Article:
Art & Entertainment | Book Reviews | Education | Entertainment Video | Health | Lifestyle | Sport | Sport Video | Search

 

Lost your marbles? Brain Training just found them

Media Release 16 June 2006


Lost your marbles?

Nintendo’s Brain Training just found them...

Have you ever misplaced your car keys, or walked into a room only to forget why you went there in the first place? Well read on...Brain Training may just be your answer to thinking young. Exercise is the key to good health, both for body and mind and now there’s a way to exercise your brain in a convenient and simple way.

Luckily we live in an era where research is showing us how to nurture and maintain our mental faculties. You’ve probably never been asked how old your brain is but neuroscientist Dr Ryuta Kawashima suggests that your mental capacity can be represented by a “brain age” based on your performance in a range of activities. Kawashima’s theories have led to the development of a new software called Brain Training by gaming giant, Nintendo.

Brain Training assesses your brain “age” using a series of tests and then provides you with daily mental exercises designed to re-activate the under-utilised parts of the brain. Sudoku is rapidly becoming a favourite pastime for puzzle fans and is just one of the many core exercises aimed at improving your current math and memory skills / designed to challenge your thought process and promote rapid blood flow in the brain.

“We’re really excited about the new Brain Training Title. It is for people of all ages who want to give their brain a work out – after all, who doesn’t want to keep their mind sharp?!” says Nintendo Brand Manager, Antony Ward.

Brain Training is a fun activity to play with family and friends, but be careful; it really does bring out the competitor in you! Brain Training allows you to train with up to three other people so you can compare progress (and Brain “ages”) as you go. And if competition is your thing, up to 16 people can compete in speed calculation games using a single Game Card. All they need is their own Nintendo DS.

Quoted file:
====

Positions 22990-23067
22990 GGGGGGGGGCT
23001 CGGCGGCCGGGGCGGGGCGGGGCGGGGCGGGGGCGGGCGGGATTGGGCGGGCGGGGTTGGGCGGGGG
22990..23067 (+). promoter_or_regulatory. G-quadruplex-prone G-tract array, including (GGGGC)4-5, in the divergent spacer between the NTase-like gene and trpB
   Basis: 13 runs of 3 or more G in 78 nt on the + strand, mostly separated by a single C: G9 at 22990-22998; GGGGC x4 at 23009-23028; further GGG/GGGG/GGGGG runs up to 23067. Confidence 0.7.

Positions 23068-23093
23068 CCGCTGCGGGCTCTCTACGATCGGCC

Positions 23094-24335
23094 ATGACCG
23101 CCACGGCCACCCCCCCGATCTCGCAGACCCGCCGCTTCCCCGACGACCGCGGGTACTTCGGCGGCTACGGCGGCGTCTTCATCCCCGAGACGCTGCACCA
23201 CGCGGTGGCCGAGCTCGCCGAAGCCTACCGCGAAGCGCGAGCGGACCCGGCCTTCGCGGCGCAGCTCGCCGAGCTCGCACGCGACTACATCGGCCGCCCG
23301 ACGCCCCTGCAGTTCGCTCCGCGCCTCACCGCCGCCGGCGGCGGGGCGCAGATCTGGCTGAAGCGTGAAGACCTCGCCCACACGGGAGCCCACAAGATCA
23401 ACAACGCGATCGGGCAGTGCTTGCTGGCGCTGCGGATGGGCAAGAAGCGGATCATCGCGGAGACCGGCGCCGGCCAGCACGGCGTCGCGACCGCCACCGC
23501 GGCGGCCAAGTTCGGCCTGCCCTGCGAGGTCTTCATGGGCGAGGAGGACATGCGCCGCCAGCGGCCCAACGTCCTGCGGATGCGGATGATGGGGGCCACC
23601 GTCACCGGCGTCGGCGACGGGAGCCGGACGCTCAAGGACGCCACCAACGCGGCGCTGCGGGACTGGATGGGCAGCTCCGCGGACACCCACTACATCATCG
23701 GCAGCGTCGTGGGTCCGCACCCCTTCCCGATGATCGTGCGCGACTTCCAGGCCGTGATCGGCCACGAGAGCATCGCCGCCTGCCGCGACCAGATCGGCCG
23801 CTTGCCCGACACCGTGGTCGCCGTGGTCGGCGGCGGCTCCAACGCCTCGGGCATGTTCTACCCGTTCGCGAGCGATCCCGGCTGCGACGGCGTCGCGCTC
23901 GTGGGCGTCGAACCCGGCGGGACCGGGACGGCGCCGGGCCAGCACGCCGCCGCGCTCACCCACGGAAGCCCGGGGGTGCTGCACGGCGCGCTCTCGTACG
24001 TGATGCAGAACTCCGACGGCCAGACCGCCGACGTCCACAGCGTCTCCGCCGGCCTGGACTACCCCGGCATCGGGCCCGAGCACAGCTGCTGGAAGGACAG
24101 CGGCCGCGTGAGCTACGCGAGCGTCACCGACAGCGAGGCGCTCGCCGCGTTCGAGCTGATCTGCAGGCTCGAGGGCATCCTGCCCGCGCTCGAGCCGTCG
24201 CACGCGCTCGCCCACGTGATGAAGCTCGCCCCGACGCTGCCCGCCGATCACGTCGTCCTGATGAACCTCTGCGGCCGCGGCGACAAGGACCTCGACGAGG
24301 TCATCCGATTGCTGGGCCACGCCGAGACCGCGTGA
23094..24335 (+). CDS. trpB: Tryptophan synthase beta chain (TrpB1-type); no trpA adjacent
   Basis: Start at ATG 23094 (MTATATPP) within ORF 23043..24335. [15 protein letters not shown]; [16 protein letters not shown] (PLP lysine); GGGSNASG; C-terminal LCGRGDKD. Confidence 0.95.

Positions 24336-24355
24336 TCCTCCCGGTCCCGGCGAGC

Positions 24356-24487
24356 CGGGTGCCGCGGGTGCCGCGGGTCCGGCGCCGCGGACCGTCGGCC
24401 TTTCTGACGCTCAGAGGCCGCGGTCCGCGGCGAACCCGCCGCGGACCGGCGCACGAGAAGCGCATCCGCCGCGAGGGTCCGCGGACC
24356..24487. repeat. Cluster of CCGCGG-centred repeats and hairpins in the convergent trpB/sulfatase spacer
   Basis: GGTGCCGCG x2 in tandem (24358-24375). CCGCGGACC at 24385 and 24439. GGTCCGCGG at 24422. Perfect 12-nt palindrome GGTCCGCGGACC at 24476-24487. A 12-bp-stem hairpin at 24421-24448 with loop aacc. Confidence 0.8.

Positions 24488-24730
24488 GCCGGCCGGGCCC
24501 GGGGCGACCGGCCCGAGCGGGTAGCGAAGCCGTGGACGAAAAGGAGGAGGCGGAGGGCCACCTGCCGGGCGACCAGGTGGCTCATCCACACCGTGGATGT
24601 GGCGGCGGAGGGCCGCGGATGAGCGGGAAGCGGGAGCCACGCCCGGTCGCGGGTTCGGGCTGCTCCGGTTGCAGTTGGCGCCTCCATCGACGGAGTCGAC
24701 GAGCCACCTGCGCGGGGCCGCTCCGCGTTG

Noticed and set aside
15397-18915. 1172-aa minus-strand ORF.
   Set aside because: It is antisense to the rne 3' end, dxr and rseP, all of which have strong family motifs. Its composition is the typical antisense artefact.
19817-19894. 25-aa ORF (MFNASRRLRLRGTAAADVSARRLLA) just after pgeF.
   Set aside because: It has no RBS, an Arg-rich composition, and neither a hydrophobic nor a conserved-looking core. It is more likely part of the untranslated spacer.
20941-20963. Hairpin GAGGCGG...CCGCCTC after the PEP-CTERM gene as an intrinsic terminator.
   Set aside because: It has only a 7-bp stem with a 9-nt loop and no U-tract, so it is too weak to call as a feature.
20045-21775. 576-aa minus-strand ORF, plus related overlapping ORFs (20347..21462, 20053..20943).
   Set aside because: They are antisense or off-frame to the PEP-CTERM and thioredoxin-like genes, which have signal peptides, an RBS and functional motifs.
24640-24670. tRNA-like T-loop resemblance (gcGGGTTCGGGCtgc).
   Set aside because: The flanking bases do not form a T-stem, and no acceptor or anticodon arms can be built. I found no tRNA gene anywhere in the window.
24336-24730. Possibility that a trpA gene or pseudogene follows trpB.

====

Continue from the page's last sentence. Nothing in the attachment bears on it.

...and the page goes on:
Brain Training is not just a game; it’s a pop-culture phenomenon, a brain stimulator and a daily obsession. It is available on the Nintendo DS Lite, a new version of the DS creating an impact with its sleek and glossy new look – think “iPod white”. The DS Lite provides users with a unique game-play experience using features never before offered by any other home console or hand-held game system. It boasts dual screens that give users new perspectives while playing and new control using both touch screen and voice recognition.

The best way to know if Brain Training is right for you is to give it a go.

If you would like a demo of the new Brain Training game on the slick DS Lite for review, please call Rebecca at Beat Communications on 09 361 2328.

BRAIN TRAINING is in store now.

ENDS

© Scoop Media

 
 
 
Culture Headlines | Health Headlines | Education Headlines

 
Legendary Bassist David Friesen Plays Wellington’s Newest Jazz Venue

Friesen is touring New Zealand to promote his latest album Another Time, Another Place, recorded live at Auckland's Creative Jazz Club in 2015. More>>

Howard Davis Review: The Father - Descending Into The Depths of Dementia

Florian Zeller's dazzling drama The Father explores the effects of a deeply unsettling illness that affects 62,000 Kiwis, a number expected to grow to 102,000 by 2030. More>>


Howard Davis Review: Blade Runner Redivivus

When Ridley Scott's innovative, neo-noir, sci-fi flick Blade Runner was originally released in 1982, at a cost of over $45 million, it was a commercial bomb. More>>

14-21 October: New Zealand Improv Festival In Wellington

Imagined curses, Shibuya’s traffic, the apocalypse, and motherhood have little in common, but all these and more serve as inspiration for the eclectic improvised offerings coming to BATS Theatre this October for the annual New Zealand Improv Festival. More>>

ALSO:

Bird Of The Year Off To A Flying Start

The competition asks New Zealanders to vote for their favourite bird in the hopes of raising awareness of the threats they face. More>>

Scoop Review Of Books:
Jenny Abrahamson's John & Charles Enys: Castle Hill Runholders, 1864-1891

This volume will be of interest to a range of readers interested in the South Island high country, New Zealand’s natural environment, and the history of science. More>>

 
 
 
 
 

LATEST HEADLINES

  • CULTURE
  • HEALTH
  • EDUCATION